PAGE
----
Comics, Alternative Sharpening, and Online Editors

The Photoshop Controversy

I read two comic strips: Dilbert by Scott Adams and What The Duck by Aaron Johnson (I'm an engineer who likes photography, so these are all I need).  Most people have heard of Dilbert, but What The Duck is at bit more of a niche comic and fewer people have probably seen it.  What a shame.  The comic is about a photographer who happens to be a duck — actually, all the photographers seem to be ducks.  Aaron tackles many of the issues faced by photographers, and it's stinkin' funny — but probably just to photographers.  Today's strip pokes at one of the more heated topics among photographers and photo editors.

What The Duck - Charging for Photoshop

This is funny on many levels, but it also surfaces a few Photoshop topics of choice.  It seems like everybody knows how to use Photoshop on some level, and it's interesting to hear inexperienced users talk it down like it's no big deal.  Let me just say that I'm no Photoshop expert, but I know enough to realize that neither are 95% of all the other Photoshop users — maybe that's a stretch, but not by much.  I've seen some video tutorials from the experts, and I have a tremendous amount of respect for their talent.  What I'm getting at is that just because your six year-old can use Photoshop, it doesn't mean that professionals shouldn't be paid high dollar for their work with Photoshop.

Even fellow photographers will argue back and forth about how much Photoshop should be used when preparing photos.  Some people try their hardest not to use it, while others will over-use it just for the sake of Photoshopping.  My philosophy: Every image that comes out of a digital camera needs Photoshop, and every image requires a unique amount of editing.  It's a tool that should be used until the image looks the way you want it to.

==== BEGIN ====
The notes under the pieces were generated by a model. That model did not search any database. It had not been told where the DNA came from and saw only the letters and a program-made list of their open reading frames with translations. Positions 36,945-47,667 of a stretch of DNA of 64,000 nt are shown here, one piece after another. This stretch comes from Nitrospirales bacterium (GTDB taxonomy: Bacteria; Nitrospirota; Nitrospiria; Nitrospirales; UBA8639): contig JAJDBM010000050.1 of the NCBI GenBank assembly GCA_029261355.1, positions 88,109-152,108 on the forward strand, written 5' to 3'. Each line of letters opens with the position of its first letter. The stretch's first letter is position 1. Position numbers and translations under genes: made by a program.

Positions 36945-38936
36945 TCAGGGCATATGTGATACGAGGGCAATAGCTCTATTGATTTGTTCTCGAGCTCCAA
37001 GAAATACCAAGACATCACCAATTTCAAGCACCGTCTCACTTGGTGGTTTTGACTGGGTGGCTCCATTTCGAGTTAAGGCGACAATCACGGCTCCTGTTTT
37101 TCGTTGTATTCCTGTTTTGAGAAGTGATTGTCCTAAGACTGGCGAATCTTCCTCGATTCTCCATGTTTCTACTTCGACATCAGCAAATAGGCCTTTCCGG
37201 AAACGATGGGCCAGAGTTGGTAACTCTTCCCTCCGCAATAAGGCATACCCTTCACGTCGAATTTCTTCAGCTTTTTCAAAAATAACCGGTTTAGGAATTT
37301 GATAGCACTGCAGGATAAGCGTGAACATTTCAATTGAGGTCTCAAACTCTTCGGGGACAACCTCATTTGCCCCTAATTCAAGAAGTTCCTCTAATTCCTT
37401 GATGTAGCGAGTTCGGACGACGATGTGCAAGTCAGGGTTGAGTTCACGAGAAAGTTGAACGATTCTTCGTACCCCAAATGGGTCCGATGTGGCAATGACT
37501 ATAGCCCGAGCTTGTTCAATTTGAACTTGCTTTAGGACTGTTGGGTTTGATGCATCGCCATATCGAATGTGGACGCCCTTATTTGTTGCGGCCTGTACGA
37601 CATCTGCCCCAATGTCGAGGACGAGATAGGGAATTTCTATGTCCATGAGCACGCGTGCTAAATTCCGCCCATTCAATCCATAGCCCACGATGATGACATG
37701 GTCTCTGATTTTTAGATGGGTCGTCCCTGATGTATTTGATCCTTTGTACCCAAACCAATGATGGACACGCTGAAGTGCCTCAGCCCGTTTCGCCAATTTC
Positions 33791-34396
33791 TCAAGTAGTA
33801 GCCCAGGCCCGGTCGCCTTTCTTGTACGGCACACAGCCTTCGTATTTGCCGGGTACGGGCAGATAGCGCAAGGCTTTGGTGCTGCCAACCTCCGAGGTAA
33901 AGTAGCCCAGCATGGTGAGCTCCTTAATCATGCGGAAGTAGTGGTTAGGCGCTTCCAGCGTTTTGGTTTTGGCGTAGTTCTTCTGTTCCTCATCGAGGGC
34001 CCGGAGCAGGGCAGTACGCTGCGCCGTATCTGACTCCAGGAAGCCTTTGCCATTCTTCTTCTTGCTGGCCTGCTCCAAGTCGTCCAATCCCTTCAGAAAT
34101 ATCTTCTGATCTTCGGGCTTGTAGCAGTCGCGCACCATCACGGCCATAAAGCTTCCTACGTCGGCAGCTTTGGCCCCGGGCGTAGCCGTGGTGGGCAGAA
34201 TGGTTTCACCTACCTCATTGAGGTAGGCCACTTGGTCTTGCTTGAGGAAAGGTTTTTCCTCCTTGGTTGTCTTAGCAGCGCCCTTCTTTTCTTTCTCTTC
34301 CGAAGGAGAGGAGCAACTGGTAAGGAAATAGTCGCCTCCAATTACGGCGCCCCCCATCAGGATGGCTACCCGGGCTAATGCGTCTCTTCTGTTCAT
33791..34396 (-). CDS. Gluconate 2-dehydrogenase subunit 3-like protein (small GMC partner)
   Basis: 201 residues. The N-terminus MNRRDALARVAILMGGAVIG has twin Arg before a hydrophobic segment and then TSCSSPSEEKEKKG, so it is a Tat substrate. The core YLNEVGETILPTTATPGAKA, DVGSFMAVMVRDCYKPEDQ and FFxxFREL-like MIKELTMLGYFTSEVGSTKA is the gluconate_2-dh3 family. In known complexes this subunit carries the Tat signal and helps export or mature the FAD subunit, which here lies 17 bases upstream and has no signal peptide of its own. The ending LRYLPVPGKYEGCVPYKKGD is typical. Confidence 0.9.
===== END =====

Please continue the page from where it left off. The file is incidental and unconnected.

What to do When Sharpening Filters Don't Work

So here's a neat little Photoshop technique that I haven't seen yet: Sharpening By Defining.  I talked about Photo Sharpening Techniques in a previous post, but what can you do when that doesn't work for some part of the image?  Well, sharpness can be improved by increasing contrast.  Sharpening By Defining simply improves contrast to select areas of the image, producing a high impact image.

A Roundup of Online Photo Editors

I'm not a fan of using anything other than Photoshop for editing, especially free online editors.  But sometimes you don't always have a choice.  If you're stranded without a photo editor, but you have web access, you might need one of these Free Online Photo Editors.  I must say that they're getting better, but they still don't have some of the basic Photoshop functionality.  One editor even has layers capabilities, but it still relies on the contrast/saturation tools found in every photo editor on the face of the earth.  How hard could it be to program something for levels or curves adjustments?  I hope that the upcoming Photoshop Online will include these tools.

Photo of the Day…

Autumn Waterfall

Photo by Brian Auer
10/07/06 Delaware Water Gap, NJ
Small waterfall on a creek feeding the Delaware
Konica Minolta Maxxum 7D
Konica Minolta AF DT 18-200
195mm equiv * f/16 * 2.0s * ISO100